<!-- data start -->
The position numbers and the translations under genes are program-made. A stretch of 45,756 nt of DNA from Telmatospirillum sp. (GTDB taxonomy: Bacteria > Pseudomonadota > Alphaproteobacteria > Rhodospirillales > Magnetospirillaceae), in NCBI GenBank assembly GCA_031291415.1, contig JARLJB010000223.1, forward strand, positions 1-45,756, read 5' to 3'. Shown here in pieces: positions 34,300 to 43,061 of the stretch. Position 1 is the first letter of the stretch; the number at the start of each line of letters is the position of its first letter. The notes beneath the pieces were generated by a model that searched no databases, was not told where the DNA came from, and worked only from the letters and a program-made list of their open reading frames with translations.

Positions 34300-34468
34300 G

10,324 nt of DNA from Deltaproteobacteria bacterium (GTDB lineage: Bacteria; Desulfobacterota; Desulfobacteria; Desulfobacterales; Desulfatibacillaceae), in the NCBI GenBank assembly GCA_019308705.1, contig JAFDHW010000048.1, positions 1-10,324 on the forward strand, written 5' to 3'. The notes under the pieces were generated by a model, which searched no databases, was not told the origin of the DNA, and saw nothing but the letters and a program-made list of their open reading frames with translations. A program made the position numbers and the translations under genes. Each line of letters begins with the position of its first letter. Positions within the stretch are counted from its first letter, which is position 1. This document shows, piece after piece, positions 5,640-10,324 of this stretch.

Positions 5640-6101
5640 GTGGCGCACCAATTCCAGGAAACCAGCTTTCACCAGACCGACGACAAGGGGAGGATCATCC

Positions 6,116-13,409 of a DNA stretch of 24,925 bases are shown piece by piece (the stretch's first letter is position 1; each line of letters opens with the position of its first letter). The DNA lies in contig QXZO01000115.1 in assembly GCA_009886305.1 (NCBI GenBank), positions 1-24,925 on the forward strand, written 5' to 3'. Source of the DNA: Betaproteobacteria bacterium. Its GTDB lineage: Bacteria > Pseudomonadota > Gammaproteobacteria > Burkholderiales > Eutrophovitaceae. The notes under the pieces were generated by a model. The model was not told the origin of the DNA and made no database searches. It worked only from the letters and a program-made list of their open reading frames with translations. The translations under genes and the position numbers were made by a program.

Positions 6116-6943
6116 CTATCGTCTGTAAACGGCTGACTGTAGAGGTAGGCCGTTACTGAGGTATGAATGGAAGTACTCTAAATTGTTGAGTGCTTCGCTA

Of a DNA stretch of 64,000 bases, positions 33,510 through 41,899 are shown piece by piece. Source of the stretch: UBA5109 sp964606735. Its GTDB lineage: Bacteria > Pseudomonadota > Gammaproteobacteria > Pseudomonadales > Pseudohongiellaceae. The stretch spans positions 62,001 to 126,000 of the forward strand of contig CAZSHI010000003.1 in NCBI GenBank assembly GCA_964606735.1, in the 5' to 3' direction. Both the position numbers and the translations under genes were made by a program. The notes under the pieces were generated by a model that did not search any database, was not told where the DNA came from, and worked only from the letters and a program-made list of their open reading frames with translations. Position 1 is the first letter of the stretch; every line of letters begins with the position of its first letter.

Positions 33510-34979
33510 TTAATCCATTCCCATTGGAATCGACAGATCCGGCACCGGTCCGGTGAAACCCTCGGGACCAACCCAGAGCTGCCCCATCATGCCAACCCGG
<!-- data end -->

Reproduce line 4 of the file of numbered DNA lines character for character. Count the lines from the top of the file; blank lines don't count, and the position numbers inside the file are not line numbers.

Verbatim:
10,324 nt of DNA from Deltaproteobacteria bacterium (GTDB lineage: Bacteria; Desulfobacterota; Desulfobacteria; Desulfobacterales; Desulfatibacillaceae), in the NCBI GenBank assembly GCA_019308705.1, contig JAFDHW010000048.1, positions 1-10,324 on the forward strand, written 5' to 3'. The notes under the pieces were generated by a model, which searched no databases, was not told the origin of the DNA, and saw nothing but the letters and a program-made list of their open reading frames with translations. A program made the position numbers and the translations under genes. Each line of letters begins with the position of its first letter. Positions within the stretch are counted from its first letter, which is position 1. This document shows, piece after piece, positions 5,640-10,324 of this stretch.